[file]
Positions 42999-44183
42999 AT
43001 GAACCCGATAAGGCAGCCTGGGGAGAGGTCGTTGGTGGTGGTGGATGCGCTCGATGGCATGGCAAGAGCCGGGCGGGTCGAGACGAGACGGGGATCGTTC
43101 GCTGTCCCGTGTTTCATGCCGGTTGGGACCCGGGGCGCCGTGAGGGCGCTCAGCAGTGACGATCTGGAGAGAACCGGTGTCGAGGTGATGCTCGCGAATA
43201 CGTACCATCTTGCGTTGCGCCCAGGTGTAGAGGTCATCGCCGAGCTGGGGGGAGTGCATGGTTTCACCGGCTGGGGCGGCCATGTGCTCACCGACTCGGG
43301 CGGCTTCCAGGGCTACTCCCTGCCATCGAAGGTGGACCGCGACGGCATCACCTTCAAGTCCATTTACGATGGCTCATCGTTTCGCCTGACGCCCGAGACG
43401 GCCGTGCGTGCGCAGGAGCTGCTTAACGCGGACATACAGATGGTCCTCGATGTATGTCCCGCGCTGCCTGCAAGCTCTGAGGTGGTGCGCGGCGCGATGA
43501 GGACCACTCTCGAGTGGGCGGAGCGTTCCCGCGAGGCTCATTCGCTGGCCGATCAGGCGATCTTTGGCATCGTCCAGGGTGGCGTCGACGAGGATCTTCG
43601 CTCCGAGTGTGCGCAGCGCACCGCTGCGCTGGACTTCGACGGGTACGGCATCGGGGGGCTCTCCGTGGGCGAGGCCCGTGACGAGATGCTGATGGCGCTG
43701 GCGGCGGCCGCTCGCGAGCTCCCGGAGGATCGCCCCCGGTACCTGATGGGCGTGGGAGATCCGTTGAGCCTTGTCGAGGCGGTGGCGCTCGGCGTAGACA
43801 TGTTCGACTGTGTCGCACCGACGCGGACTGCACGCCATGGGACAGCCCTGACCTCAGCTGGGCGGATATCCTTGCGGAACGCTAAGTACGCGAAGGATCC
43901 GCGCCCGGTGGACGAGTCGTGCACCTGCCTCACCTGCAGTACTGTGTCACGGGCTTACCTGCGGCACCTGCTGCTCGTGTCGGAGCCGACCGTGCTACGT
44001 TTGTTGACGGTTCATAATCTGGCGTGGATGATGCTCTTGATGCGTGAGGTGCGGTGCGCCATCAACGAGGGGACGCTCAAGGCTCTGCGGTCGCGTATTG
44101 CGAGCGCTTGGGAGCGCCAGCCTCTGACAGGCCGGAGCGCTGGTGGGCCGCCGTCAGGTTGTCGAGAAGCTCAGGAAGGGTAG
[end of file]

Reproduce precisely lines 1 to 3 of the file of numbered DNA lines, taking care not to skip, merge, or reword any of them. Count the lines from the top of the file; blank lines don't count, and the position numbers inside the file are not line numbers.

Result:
Positions 42999-44183
42999 AT
43001 GAACCCGATAAGGCAGCCTGGGGAGAGGTCGTTGGTGGTGGTGGATGCGCTCGATGGCATGGCAAGAGCCGGGCGGGTCGAGACGAGACGGGGATCGTTC